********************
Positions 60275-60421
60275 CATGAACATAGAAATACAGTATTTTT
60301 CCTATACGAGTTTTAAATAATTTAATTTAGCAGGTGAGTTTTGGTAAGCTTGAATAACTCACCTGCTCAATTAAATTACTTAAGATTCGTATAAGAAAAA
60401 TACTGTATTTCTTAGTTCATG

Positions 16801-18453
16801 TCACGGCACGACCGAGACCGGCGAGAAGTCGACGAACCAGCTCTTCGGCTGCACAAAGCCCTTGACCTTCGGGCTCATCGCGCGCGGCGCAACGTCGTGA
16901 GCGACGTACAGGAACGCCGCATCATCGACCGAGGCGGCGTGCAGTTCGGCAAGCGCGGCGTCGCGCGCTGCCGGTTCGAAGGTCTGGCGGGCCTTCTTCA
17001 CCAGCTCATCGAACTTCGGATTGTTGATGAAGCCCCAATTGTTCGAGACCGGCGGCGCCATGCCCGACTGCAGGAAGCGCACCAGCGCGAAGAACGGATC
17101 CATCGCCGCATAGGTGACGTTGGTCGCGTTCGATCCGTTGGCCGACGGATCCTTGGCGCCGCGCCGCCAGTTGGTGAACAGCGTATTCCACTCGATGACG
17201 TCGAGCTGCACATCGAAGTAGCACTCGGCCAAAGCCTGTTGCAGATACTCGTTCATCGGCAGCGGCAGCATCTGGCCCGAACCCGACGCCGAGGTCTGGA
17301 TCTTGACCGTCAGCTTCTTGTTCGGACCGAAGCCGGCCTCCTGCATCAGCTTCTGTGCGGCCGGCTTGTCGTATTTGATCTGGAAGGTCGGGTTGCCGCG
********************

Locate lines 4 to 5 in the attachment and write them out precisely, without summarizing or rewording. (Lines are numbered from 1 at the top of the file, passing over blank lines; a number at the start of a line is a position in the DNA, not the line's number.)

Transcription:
60401 TACTGTATTTCTTAGTTCATG

Positions 16801-18453